Democracy Has Prevailed.

July 31, 2021

A Deep Dive Into Those Trump/DOJ Phone Notes (A Pennsylvania Connection)

We'll start with this reporting from the NY Times:

President Donald J. Trump pressed top Justice Department officials late last year to declare that the election was corrupt even though they had found no instances of widespread fraud, so he and his allies in Congress could use the assertion to try to overturn the results, according to new documents provided to lawmakers.

The demands were an extraordinary instance of a president interfering with an agency that is typically more independent from the White House to advance his personal agenda. They are also the latest example of Mr. Trump’s wide-ranging campaign during his final weeks in office to delegitimize the election results.

The exchange unfolded during a phone call on Dec. 27 in which Mr. Trump pressed the acting attorney general at the time, Jeffrey A. Rosen, and his deputy, Richard P. Donoghue, on voter fraud claims that the Justice Department had found no evidence for. Mr. Donoghue warned that the department had no power to change the outcome of the election. Mr. Trump replied that he did not expect that, according to notes Mr. Donoghue took memorializing the conversation.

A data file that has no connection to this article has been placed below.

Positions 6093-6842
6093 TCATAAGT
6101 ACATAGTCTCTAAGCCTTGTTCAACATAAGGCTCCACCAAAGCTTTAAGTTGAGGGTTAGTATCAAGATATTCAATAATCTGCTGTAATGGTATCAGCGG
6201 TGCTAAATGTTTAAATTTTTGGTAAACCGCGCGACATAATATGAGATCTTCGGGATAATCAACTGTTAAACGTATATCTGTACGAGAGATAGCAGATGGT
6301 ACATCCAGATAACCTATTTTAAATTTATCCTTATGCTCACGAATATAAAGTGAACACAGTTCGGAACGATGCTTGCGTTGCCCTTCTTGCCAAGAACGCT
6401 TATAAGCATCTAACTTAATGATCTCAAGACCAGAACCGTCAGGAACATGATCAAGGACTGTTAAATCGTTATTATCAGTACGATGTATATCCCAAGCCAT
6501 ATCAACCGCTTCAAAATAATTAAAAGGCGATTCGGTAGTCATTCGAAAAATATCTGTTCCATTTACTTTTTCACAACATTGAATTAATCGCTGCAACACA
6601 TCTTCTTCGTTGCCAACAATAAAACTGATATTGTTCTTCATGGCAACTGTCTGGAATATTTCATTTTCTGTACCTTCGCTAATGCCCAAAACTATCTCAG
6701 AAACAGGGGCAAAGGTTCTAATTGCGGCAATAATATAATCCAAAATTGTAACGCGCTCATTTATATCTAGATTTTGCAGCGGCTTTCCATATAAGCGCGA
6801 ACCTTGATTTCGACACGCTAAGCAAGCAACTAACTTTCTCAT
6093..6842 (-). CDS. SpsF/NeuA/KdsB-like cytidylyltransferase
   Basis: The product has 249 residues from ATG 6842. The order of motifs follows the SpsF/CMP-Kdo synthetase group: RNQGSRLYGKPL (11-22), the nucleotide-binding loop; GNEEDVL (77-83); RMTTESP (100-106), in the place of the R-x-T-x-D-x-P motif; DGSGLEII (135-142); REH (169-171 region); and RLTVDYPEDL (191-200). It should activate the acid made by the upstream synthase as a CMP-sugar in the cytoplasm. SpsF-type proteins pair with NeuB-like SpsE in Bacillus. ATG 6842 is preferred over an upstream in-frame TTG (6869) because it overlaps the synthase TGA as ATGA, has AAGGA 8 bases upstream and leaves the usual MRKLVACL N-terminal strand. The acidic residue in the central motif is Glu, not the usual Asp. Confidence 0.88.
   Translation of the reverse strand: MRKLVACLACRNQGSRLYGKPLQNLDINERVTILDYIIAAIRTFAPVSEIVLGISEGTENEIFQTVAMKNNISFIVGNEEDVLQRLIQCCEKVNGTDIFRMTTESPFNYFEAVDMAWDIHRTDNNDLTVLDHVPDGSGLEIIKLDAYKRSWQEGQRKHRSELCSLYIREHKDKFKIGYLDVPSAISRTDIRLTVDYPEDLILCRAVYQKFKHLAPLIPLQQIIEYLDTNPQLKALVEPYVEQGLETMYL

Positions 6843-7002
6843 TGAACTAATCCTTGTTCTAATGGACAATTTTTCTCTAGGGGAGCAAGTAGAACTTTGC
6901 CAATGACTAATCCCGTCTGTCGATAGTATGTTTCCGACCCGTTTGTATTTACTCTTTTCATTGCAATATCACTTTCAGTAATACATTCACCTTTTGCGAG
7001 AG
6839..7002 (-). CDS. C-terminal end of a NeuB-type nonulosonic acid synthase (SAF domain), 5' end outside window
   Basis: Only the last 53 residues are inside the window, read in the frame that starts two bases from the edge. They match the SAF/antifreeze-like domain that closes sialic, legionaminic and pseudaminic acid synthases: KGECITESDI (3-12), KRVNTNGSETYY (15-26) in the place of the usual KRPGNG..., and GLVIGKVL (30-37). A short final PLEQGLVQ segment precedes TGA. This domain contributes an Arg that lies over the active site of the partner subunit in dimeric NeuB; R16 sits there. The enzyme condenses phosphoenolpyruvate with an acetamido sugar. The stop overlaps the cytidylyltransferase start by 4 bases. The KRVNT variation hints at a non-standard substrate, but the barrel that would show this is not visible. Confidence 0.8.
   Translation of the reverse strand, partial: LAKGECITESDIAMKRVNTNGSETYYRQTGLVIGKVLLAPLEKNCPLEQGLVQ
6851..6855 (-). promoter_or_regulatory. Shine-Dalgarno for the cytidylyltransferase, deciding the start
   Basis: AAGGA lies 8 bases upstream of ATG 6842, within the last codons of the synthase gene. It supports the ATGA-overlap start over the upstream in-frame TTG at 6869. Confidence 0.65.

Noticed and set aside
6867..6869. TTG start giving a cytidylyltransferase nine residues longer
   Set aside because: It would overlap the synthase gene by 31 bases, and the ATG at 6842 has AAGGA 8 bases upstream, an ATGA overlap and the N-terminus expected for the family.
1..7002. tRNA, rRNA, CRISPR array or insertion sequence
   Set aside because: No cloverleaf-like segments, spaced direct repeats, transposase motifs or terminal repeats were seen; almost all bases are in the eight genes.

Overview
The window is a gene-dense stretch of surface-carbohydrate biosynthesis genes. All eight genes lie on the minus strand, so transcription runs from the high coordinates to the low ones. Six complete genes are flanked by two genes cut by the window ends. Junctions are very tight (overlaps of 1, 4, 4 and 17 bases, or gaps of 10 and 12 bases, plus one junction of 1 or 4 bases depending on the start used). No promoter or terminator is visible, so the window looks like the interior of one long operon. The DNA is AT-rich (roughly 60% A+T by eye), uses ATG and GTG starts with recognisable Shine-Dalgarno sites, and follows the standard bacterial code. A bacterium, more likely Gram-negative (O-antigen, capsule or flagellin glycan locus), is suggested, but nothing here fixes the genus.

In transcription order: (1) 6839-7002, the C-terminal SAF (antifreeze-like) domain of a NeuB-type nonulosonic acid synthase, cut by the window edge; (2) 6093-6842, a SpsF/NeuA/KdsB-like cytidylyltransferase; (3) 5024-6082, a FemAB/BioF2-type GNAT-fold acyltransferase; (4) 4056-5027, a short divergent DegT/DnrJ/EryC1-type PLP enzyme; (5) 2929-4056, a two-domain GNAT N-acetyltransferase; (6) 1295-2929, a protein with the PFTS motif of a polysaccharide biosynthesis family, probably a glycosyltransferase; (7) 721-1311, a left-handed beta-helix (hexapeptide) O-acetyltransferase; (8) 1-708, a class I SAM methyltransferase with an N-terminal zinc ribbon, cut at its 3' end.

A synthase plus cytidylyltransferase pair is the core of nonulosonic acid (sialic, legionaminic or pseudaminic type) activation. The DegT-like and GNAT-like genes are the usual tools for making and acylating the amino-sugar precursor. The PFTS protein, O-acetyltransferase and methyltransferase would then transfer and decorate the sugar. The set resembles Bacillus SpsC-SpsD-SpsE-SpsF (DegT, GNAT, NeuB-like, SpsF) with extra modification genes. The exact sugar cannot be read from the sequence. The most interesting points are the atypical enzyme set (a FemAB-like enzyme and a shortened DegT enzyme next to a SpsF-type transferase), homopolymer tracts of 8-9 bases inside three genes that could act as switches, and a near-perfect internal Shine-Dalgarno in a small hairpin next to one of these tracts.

This is the framing for the (by now famous) takeaway from the notes:

“Just say that the election was corrupt + leave the rest to me” and to congressional allies, Mr. Donoghue wrote in summarizing Mr. Trump’s response.

The Washington Post had a similar take:

President Donald Trump pressed senior Justice Department officials in late 2020 to “just say the election was corrupt [and] leave the rest to me” and Republican lawmakers, according to stunning handwritten notes that illustrate how far the president was willing to go to prevent Joe Biden from taking office.
In place of looking at the "leave the rest to me" part, I'd like to focus on the other part of that phrase. Those The Times refers to as "congressional allies" and the Post as "Republican lawmakers."

What do the notes say?

We'll start with the DOJ's position (p. 4 of the notes):


but understand that the DOJ can't + won't snap its fingers + change the outcome of the election, doesn't work that way

Trump answers (p. 4-5 of the notes):


P: "Don't expect you do do that, just say the election was was corrupt + leave the rest to me and the R. Congressmen."

Who are "the R. Congressmen" mentioned in the notes?

Well, for the sake of this conversation, it's Scott Perry (PA-10). But he's not the only Pennsylvania politician mentioned in the notes (p. 1 of the notes):